bebung


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bebung

(ˈbeɪbʌŋ)
n
a vibrato effect given to any sustained note, esp to one produced by a clavichord
References in periodicals archive ?
Pedants, though, might have thought his use of sky-rocketing scales, double-tonguing and 'bebung' effects (and changing instruments within movements) as somewhat excessive and too flashy.
Most of Bach's keyboard output is 'instrument neutral', meaning that it can be played on any available type of keyboard instrument: harpsichord, clavichord, fortepiano, or organ; but some pieces call for specific instruments either explicitly (the organ sonatas of Wq 70, or the "Bogenclavier" sonata, Wq 65/48) or implicitly (pieces that call for Bebung and other clavichord-specific techniques).
Thus the challenge is not so much to produce yet a nother Ninth, this time more in tune with HIP, but rather to appreciate Carl Philipp Emanuel Bach's Bebung, Clementi's legato, and portamento in Louis Spohr's Fifth, not to mention the tempo rubato of Willem Mengelberg's Mahler.
(27) An intriguing aspect of her approach to piano technique is that her understanding of the piano action is strongly determined by the need for illusion: "Sometimes [the player] presses the key firmly after it has been played in order to prolong its vibration, occasionally striking [the key again]." (28) Most likely she refers to what was known in German-speaking countries as Bebung. A famous example of this can be found in the third movement of Beethoven's Piano Sonata op.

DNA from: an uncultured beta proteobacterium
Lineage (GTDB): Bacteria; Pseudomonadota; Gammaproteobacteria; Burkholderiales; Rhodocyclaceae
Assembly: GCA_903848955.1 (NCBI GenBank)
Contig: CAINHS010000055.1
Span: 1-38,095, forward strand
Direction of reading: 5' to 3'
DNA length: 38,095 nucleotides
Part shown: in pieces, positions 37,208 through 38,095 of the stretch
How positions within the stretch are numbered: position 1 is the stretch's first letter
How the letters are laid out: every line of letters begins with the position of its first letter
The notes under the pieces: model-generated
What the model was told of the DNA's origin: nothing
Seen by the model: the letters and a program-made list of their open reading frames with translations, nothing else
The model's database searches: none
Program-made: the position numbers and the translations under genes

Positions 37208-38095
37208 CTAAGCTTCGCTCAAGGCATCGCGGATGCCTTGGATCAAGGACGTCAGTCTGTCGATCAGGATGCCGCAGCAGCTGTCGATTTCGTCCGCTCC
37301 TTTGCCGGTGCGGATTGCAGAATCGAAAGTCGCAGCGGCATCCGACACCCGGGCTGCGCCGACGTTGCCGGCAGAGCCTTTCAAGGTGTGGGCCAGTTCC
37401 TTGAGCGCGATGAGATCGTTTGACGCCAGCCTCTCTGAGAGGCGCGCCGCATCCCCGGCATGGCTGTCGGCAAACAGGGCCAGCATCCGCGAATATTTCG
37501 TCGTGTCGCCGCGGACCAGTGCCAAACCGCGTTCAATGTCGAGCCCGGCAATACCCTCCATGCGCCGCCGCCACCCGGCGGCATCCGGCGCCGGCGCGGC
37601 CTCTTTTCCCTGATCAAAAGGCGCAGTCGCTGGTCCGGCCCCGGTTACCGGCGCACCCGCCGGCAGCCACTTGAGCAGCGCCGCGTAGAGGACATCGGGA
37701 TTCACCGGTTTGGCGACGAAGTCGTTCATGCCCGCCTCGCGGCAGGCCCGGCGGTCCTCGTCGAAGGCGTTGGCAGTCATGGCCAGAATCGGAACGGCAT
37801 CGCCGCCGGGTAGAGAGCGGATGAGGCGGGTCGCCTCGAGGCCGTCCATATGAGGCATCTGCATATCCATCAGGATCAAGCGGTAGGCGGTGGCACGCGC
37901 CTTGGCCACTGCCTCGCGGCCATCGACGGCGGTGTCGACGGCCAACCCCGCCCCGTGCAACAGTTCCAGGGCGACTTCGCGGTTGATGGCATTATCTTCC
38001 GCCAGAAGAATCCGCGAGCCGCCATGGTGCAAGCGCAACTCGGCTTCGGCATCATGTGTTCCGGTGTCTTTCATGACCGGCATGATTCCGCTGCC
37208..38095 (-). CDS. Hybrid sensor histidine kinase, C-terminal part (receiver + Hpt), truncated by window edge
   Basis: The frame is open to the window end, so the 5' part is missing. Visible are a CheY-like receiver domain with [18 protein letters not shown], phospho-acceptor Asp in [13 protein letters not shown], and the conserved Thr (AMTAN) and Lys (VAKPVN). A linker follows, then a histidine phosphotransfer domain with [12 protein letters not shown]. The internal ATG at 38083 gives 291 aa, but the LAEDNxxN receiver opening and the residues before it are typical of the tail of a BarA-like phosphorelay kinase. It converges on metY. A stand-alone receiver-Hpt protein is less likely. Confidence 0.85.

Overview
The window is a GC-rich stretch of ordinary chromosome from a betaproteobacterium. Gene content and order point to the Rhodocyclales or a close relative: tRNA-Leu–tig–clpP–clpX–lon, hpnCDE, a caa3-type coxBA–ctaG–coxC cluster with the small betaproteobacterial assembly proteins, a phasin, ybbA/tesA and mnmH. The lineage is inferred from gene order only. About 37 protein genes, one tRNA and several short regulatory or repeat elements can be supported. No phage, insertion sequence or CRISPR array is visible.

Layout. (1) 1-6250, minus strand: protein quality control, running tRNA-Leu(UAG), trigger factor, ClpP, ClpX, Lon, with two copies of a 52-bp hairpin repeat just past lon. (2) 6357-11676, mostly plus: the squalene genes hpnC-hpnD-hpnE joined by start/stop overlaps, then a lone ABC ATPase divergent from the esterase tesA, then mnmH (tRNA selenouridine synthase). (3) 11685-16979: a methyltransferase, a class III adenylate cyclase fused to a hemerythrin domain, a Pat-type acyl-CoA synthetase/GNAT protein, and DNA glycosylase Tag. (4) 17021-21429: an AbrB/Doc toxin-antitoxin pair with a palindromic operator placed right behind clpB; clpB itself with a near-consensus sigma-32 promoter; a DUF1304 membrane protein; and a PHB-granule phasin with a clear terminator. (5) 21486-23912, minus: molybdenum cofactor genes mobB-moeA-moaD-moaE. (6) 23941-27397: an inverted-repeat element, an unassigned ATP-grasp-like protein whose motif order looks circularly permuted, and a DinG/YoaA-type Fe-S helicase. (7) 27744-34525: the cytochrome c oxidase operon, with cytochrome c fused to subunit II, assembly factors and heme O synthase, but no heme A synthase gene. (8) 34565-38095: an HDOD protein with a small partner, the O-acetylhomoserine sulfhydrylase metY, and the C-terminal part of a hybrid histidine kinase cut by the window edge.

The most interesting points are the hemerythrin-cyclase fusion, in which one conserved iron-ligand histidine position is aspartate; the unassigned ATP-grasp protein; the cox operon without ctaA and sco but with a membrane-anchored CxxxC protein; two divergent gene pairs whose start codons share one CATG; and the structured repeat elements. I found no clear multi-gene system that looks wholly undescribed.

Both work well (Simmonds employs bebung where Butt uses the organ tremulant!), pointing up different qualities in the music.
The force of striking the key doesn't any longer necessarily have anything to do with loudness, but instead can--according to the programming--bring about tone-color alterations, or degrees of amplitude and frequency modulation; or a note may begin at some point to glide, responding to the key pressure, more or less rapidly, like the Bebung on clavichords in the Baroque.
Christopher Hogwood presents a survey of late eighteenth-century works prescribing the use of Bebung, the vibrato possible on the clavichord alone among keyboard instruments, and the related portato or Tragen der Tone.
But when this sign was written over a single note rather than a group of notes it signified the Bebung (repeated pressure made without lifting the key, which affects the steadiness of pitch of the note).(29) Yet five years after the publication of C.
Lohlein also employed dots under a slur over a single note to indicate vibrato (Bebung) of he left hand - a violinists counterpart to C.